BACKGROUND:To assess the nutrition knowledge of physicians on the basic effects of diet on blood lipids and lipoproteins.
METHODS:Anonymous mailed dietary knowledge surveys to 6000 randomly selected physicians in the United States licensed in either Internal Medicine or Cardiology.RESULTS:Response rate: 16% (n = 639). Half of the physicians did not know that canola oil and 26% did not know olive oil were good sources of monounsaturated fat. Ninety-three percent (84% of cardiologists vs. 96% of internists; p < 0.001) did not know that a low-fat diet, in general, would increase blood triglycerides. Approximately three-quarters (70% of cardiologists vs. 77% of internists; p < 0.01) did not know a low-fat diet would decrease HDL-c and almost half (45%) thought that a low-fat diet would not change HDL-c.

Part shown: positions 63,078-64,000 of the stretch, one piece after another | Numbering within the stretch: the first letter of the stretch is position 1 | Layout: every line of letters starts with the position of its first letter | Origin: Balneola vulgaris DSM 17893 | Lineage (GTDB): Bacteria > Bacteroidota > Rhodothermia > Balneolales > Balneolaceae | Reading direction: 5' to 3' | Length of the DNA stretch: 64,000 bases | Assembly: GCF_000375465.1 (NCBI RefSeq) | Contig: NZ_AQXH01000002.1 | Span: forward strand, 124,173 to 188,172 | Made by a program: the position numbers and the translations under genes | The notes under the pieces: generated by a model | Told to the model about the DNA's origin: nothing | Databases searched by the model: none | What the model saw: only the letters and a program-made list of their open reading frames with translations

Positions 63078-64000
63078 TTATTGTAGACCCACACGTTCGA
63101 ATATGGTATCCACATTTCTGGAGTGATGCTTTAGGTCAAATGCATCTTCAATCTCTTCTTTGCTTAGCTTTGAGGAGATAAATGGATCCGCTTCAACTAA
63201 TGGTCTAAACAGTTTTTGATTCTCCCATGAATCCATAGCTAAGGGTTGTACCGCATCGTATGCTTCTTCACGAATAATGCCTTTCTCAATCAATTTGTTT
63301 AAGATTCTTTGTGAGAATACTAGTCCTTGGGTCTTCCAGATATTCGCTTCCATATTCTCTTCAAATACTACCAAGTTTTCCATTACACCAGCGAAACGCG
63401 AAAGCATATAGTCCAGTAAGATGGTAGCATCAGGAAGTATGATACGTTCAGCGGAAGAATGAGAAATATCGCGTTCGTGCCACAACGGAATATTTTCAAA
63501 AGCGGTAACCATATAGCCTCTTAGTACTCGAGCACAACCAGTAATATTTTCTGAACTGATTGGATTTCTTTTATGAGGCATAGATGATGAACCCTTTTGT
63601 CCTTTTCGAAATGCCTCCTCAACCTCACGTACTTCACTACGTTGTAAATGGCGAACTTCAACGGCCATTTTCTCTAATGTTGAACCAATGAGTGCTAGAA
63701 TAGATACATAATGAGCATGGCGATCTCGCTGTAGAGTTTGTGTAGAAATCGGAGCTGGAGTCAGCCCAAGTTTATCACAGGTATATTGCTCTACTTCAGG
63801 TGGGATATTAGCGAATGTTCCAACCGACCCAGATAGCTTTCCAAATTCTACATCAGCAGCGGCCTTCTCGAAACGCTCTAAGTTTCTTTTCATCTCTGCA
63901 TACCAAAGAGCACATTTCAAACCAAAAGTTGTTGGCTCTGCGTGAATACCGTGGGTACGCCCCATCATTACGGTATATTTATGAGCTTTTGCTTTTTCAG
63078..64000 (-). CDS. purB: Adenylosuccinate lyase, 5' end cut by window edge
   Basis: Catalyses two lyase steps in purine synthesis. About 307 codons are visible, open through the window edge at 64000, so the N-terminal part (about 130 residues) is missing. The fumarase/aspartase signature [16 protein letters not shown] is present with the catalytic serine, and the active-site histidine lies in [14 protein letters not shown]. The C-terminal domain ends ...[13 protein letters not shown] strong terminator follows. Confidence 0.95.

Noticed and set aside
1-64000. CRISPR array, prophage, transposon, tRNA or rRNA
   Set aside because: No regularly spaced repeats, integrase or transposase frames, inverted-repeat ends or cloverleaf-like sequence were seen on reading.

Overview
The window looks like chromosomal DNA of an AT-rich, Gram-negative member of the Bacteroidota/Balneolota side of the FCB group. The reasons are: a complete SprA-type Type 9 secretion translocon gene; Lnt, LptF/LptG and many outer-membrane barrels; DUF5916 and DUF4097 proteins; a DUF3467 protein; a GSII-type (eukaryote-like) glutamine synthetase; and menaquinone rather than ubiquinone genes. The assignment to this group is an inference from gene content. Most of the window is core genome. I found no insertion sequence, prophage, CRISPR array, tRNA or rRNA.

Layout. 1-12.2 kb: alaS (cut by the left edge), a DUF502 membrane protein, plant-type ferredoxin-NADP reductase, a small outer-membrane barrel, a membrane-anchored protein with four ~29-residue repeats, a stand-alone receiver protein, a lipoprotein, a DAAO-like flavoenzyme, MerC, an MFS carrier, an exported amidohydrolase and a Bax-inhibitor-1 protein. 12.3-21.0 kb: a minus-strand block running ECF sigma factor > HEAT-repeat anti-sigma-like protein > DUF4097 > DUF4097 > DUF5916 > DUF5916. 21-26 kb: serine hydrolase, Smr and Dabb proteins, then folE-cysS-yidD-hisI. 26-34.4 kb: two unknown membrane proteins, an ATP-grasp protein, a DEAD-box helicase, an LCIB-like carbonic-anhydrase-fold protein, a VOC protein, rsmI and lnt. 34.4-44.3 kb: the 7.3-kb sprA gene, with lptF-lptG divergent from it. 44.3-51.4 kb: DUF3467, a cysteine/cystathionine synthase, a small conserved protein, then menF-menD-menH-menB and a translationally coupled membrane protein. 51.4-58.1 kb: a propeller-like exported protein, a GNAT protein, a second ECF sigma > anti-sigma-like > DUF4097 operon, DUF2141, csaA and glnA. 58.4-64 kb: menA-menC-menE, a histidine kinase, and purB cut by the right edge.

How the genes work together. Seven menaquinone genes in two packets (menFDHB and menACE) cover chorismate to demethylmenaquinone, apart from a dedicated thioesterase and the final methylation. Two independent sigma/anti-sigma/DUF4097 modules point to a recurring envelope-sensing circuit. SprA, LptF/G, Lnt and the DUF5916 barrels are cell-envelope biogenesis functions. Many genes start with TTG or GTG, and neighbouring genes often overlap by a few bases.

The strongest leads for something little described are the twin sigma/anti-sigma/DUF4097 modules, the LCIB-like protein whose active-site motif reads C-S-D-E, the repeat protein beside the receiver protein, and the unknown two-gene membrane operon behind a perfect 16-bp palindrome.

CONCLUSIONS:If physicians are to implement dietary and cholesterol management guidelines, they will likely need to become more knowledgeable about nutrition.
Recommended CitationFlynn, Mary M.; Sciamanna, Chris N.; and Vigilante, Kevin C., "Inadequate physician knowledge of the effects of diet on blood lipids and lipoproteins." (2003). School of Population Health Faculty Papers. Paper 23.